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Why not set up a cocktail bar in the Sahara Desert?

AFRICA in 3.3 hours:

We arrive in Marrakech on the 28th February at 11:20. This time next week, we will have served nearly 1000 cocktails to 150 pretty cool and funky looking people in the middle of the Sahara Desert. Just another day spreading the love.

Richard of Arabia (Moroccan Arabia)

Marrakech is quite a culture shock (in a good way). From the moment you leave the idyllic and peaceful surroundings of a Riad, you're thrown into a bustling, non-stop competitive market place of locals trying to sell you EVERYTHING! Some of them even physically grab you and pull you into their shop to dazzle you with a 50 Dirham (£3.50) leather belt. "Are you British? Lovely jubbly!"...they still think Old Fools & Horses is churning out new episodes....I wish. There was no casual browsing in the souks for me though, as I had to battle a Moroccan supermarket for our ingredients. Trying to get a Moroccan shop assistant to understand what Orgeat Syrup is proved difficult. They had no Orgeat. I settled on Amaretto instead. If in doubt, more booze :)

2.5 hrs later I could finally relax with the team and some lovely Moroccan friends on a beautiful terrace watching the sunset. Mix & Muddle, out.

Marrakech Terrace at sunset

Moroccan Time:

Africa has this strange affect on the British. There's a constant flux between a fear of having to be rude to a local in order to maintain one's dignity and strict timescale, and a desire to throw off those closely held British niceties, chuck on a Djellaba and get mucked in with 'Moroccan Time'. I'm not going to lie, this was a frustrating paradox when you're trying to put together a cocktail bar in a desert. "It's fine my friend, you are in the desert now! This is Moroccan time!" That's all well and good, but I've got 200 expectant Brits arriving in 2 days, and they don't a sh#@ about Moroccan time. They want a cocktail and a Tagine pronto!

After our 12 hours of driving through the breathtaking Atlas Mountains and the plains of Berber country, we arrived at a luxury camp where we were to spend the night. I can't express enough how beautiful and baron our surroundings were, but I'll try:

You imagine in your head what the desert will be like...

Then when you get there, you stand, agog, looking up at a vast sea of stars, listening to nothing but silence and sand rustling sand accentuating the silence, and wondering, "Why does, and in fact why should anything matter right now?"

The best cure for ignorance is seeing true beauty in where you live, aka The Earth.

I could get used to Moroccan Time.

Moroccan Luxury Camp

Seduce Me in the Desert:

Creating the cocktails for a festival like this was relatively easy.

Punch Me in the Desert
Seduce Me in the Desert

Whenever we receive a brief or concept from a client to develop an event, you're always stuck with the same problem: how do we create an incredible experience from a crowd that has seen everything. Guests will always be arriving from a point of perceived expectancy. Their eyes say, "Impress me. I've seen it all before."

The pressure is always greater and the effort has to be doubled. However, when you're given scenario where guests are arriving with their inhibitions subdued, you can give focus to the details. The welcoming smile, the interaction, the connection. Mix & Muddle revels in this scenario.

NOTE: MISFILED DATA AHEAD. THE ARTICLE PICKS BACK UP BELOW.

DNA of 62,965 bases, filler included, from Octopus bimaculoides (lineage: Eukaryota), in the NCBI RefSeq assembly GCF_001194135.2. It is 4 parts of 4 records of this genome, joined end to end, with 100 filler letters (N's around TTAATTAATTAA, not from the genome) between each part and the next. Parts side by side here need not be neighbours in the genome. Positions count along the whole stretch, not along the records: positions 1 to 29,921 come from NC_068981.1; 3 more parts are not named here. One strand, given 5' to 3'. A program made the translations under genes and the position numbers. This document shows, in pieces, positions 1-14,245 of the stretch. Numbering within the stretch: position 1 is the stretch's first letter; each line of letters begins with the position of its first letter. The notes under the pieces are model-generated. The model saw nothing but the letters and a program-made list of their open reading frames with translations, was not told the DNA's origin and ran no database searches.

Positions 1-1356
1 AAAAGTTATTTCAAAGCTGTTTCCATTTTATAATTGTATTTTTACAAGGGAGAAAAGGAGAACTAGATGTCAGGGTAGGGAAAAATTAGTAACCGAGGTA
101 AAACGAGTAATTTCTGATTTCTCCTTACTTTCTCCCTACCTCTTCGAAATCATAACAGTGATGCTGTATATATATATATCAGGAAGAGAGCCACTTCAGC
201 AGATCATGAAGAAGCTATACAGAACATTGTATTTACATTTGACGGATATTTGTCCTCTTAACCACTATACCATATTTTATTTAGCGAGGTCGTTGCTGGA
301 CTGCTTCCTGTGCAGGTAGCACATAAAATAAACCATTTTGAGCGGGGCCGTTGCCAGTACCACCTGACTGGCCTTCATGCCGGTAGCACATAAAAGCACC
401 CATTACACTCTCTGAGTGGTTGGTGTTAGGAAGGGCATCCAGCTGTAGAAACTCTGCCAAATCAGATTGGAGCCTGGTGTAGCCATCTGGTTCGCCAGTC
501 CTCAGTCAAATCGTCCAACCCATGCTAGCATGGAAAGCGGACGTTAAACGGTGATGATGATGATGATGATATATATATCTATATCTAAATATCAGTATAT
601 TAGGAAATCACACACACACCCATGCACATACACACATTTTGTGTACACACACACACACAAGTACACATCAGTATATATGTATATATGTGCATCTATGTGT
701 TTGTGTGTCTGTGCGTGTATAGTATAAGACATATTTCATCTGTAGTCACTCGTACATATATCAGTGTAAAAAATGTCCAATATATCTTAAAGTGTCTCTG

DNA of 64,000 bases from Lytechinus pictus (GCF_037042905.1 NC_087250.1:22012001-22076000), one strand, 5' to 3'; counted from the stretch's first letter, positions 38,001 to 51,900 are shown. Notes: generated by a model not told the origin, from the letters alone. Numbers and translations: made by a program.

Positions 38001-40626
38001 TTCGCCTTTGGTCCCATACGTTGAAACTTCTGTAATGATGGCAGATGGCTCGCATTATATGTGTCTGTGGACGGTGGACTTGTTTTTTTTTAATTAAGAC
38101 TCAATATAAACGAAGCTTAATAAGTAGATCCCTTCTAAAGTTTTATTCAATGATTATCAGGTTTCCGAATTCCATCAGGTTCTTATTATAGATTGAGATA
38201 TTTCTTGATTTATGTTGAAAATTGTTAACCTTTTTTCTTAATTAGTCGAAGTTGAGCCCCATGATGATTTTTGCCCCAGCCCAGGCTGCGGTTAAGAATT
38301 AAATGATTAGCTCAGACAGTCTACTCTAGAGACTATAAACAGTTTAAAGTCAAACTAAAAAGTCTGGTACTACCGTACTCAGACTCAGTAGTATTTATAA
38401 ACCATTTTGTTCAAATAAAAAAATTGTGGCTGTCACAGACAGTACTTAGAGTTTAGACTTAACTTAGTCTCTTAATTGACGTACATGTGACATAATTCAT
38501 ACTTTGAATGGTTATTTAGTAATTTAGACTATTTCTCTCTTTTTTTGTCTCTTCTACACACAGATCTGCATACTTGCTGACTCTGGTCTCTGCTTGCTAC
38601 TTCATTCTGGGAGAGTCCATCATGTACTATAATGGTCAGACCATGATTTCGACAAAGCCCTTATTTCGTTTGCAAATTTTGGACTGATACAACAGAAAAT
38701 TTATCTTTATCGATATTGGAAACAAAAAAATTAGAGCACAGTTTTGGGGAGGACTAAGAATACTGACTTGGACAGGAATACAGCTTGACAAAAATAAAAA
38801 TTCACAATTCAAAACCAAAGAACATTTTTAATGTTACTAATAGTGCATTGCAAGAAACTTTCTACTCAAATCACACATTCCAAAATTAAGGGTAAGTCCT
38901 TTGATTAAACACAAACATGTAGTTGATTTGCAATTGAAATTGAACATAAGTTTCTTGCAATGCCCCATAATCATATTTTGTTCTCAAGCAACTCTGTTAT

The cocktails themselves, were simple, yet detailed. I wanted to draw inspiration from this great country we were in, so I started with spice:

Punch Me in the Desert:

40ml Ras El Hanout Bacardi Blanco

15ml Luxardo Apricot Liqueur

20ml Lemon Juice

10ml Sugar Syrup

2 dashes Fee Brothers Plum Bitter

Served short over cubed ice

Garnished with dried Lemon Verbena leaves

Ras El Hanout carries a beautifully mild, almost sweet spice that pairs well with rum. Cooked with chicken or lamp is also nice. The fresh lemon (we hand juiced 400 lemons) cuts through the spice and sweetness from the Apricot and sugar to give a sumptuous punch-like serve.

Seduce Me in the Desert:

40ml Eristoff Vodka

15ml Kahlua Coffee Liqueur

15ml Amaretto

25ml Fresh Espresso

Served in a Coupe glass

Garnished with grated Nutmeg

Espresso Martinis are religious enlightenment. The combination of booze and coffee create a double-tap of buzz and zing within the brain. The Amaretto provided a smooth nuttiness that brought class and sophistication to this popular serve. We shifted A LOT of these.

Hold Me in the Desert:

40ml Mint infused Gin

20ml Strawberry Syrup

25ml Lemon Juice

2 dashes Orange Blossom Water

Soda top-up

Served long over suved ice

Garnished with dried Lemon Verbena leaves

Moroccan's love their mint tea, and they love it even more with a shed load of sugar. We tried to balance this sweetness with a burst of citrus and a floral freshness from the Orange Blossom. Mint and Orange Blossom is a winner, trust me. You won't find a fresher serve in the Sahara.

As I'm aware this is our first blog post, I'm trying to bear in mind your busy schedules. Time is money right? Therefore, I'll bring this to a close. After an epic, exhausting, and cocktail filled 2 days, we were done. We headed back to Marrakech after no sleep from the night before and crashed out in yet another beautiful Riad.

It would be easy to say that Mix & Muddle had agreed to do Beyond Sahara because it was a good 'profile' job, or it provided good 'content' and 'exposure' in the form of videography and imagery that can be pushed across social channels and increase website conversion. However, the truth is that it was just too cool to turn down.


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